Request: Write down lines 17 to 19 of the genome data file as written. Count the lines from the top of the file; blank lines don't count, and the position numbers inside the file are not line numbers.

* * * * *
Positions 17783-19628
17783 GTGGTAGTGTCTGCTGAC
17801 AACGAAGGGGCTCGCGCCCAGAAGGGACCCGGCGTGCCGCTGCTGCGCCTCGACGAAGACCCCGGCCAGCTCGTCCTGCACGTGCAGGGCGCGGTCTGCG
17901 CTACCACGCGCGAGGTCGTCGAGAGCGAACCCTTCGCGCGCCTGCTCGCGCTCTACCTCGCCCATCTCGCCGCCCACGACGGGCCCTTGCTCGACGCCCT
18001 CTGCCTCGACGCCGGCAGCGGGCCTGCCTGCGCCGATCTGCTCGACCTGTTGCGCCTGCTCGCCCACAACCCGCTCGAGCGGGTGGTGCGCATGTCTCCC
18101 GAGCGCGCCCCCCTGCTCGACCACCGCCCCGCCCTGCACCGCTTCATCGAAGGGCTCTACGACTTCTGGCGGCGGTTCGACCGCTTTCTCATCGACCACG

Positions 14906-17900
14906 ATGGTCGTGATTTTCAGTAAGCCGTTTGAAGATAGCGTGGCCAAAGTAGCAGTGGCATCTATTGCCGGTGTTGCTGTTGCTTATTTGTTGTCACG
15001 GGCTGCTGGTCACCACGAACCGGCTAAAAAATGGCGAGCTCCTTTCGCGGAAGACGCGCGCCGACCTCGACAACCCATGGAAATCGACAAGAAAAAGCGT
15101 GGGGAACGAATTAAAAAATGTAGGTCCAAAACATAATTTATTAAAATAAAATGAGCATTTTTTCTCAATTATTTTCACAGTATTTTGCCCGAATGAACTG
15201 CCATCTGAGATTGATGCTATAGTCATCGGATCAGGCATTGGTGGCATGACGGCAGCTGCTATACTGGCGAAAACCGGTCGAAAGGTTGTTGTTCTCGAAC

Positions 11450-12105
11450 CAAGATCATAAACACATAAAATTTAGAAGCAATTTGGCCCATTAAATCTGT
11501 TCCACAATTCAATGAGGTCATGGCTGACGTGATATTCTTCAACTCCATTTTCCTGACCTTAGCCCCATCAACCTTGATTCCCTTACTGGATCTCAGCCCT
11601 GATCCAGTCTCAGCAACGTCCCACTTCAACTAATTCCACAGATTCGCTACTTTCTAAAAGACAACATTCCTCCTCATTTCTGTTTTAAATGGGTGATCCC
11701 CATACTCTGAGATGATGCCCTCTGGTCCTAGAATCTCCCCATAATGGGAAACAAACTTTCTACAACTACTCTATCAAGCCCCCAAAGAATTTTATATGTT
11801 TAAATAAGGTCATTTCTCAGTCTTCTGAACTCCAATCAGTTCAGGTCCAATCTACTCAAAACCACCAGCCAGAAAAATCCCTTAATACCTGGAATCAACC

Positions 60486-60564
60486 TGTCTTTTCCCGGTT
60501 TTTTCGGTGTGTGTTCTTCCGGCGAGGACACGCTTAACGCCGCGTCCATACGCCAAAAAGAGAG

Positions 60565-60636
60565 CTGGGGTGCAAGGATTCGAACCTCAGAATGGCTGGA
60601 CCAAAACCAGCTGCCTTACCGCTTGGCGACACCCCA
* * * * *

11801 TAAATAAGGTCATTTCTCAGTCTTCTGAACTCCAATCAGTTCAGGTCCAATCTACTCAAAACCACCAGCCAGAAAAATCCCTTAATACCTGGAATCAACC

Positions 60486-60564
60486 TGTCTTTTCCCGGTT